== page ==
Who Is Dr. Kevin O'Connor? Joe Biden Appoints U.S. Army Veteran as White House Doctor

President Joe Biden has named U.S. Army veteran Dr. Kevin O'Connor as the new White House physician.

O'Connor, who is set to replace Donald Trump's doctor Dr. Sean Conley, has been Biden's primary care physician since 2009, first serving under the then vice president in the early stages of the Obama administration.

In this role, O'Connor provided primary care for Biden and the second family, with the doctor responsible for looking after them at home and on any trips they took.

Prior to working with Biden, O'Connor also served under the Bush-Cheney administration as a White House physician from 2006-2009.

The doctor spent a total of 22 years in the Army as a physician, visiting more than 70 countries in the process.

His service involved several tours of duty with the 82nd Airborne Division, 75th Ranger Regiment, and U.S. Army Special Operations Command, deploying on numerous combat rotations in countries including Iraq, Afghanistan and Bosnia.

O'Connor was awarded several decorations for his service, including the Combat Medic Badge, which is given to army medical personnel who have performed their duties while simultaneously facing enemy fire.

When O'Connor joined the White House in 2006, his role was only meant to last three years. But shortly after Barack Obama was sworn in, Biden asked him to stay on and O'Connor has remained as the current President's personal physician ever since.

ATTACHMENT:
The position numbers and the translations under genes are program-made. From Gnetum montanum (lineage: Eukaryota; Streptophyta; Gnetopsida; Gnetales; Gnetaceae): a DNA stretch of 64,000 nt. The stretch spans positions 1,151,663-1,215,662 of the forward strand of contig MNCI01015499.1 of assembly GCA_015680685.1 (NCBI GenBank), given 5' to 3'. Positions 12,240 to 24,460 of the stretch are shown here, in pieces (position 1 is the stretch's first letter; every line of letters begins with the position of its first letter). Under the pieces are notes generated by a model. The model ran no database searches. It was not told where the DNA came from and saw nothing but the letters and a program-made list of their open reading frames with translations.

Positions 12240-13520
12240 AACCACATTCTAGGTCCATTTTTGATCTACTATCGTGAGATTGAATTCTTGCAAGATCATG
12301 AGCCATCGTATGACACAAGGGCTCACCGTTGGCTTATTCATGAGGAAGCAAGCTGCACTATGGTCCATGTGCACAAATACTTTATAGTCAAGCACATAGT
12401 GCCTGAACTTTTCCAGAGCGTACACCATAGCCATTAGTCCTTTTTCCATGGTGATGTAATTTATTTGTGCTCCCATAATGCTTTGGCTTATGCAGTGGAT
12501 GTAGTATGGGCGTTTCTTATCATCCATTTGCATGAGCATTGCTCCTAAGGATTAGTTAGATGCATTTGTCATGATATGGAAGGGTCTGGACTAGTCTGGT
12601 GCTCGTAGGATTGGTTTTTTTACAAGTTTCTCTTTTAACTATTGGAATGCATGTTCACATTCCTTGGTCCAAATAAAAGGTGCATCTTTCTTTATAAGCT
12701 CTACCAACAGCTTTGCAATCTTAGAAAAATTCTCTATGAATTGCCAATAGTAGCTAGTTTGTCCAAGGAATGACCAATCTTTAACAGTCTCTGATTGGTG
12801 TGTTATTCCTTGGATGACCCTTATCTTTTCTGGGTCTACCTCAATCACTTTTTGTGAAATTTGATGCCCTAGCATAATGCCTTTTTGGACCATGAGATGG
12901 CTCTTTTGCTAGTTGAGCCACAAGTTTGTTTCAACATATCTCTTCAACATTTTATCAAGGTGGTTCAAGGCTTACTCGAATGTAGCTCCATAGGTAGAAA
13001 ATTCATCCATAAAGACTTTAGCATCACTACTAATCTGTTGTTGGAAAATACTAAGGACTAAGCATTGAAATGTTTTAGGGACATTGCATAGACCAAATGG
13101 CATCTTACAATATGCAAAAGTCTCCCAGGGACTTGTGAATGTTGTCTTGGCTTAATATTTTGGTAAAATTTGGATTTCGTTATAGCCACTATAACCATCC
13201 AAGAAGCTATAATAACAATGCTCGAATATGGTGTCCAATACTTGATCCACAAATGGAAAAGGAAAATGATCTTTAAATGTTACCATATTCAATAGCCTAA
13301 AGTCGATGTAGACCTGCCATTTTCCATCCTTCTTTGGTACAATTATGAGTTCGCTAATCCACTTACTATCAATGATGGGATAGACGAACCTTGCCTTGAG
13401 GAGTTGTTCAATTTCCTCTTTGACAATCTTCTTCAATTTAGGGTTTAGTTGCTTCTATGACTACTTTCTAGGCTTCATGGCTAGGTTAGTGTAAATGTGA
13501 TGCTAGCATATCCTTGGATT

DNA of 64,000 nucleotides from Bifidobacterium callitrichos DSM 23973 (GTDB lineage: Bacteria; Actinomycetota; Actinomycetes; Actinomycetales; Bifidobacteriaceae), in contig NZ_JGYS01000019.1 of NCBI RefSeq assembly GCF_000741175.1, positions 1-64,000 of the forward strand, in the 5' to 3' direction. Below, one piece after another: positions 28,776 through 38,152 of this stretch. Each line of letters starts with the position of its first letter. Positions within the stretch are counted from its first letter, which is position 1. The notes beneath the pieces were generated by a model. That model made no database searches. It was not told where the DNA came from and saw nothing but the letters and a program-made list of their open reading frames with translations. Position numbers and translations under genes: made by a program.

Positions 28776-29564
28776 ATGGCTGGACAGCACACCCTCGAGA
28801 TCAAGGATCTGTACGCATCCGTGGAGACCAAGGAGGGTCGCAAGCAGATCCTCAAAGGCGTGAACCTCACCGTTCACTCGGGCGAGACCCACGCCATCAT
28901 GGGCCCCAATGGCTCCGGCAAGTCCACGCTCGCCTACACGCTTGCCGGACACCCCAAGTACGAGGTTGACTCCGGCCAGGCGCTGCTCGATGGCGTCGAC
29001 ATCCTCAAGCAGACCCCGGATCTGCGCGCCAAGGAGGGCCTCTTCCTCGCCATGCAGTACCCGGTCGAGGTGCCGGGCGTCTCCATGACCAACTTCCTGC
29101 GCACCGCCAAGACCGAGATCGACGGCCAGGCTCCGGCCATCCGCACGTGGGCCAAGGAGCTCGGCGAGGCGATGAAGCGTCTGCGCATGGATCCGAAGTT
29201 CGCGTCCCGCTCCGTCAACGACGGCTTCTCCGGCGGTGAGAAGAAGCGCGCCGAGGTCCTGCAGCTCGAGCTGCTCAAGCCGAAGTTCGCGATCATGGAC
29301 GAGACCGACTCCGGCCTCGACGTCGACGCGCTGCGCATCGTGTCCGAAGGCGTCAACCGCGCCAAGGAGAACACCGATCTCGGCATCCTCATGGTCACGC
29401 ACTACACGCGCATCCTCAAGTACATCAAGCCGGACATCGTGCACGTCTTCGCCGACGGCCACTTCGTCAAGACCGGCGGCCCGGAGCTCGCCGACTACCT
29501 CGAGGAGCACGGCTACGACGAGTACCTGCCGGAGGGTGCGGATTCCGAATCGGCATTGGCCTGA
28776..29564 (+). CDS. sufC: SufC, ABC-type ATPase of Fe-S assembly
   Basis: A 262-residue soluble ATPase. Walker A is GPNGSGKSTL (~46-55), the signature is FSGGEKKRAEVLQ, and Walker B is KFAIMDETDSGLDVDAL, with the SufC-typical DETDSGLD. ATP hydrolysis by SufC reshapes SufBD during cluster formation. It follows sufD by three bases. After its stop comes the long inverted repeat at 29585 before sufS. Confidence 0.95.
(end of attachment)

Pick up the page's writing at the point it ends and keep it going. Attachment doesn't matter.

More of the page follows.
Most White House doctors are active-duty military officers, or have at least served in the army. Shortly after Obama's second term officially ended in 2017, O'Connor retired from military service, although he remained in his role as Biden's physician.

After retiring from the Army, O'Connor joined George Washington University as the director of executive medicine. In addition, he also serves as medical director of international and diplomatic affairs at George Washington University Hospital and associate professor of medicine and senior medical advisor for the health sciences programs at the School of Medicine & Health Sciences.

Dr. Lud Deppisch, a retired pathologist and author of The White House Physician: A History from Washington to George W. Bush, told ABC News it is "standard operating procedure for a president to choose their personal physician."

"But it's rare that a president comes into office with a doctor that has cared for them for over a decade," he said. "It's difficult to get their previous personal physician to Washington for two reasons. The pay stinks, comparatively. And secondly, usually the care of the president is not all that interesting. Not much goes wrong. Under George W. Bush and Barack Obama, nothing much happened."

Despite the nature of the job, Deppisch told ABC that the position was no less important than other physician roles.

"They're around a lot—it's quite a significant and tireless responsibility," he said.

U.S. President Joe Biden at White House
U.S. President Joe Biden speaks during an event on economic crisis in the State Dining Room of the White House January 22, 2021 in Washington, D.C. Alex Wong/Getty Images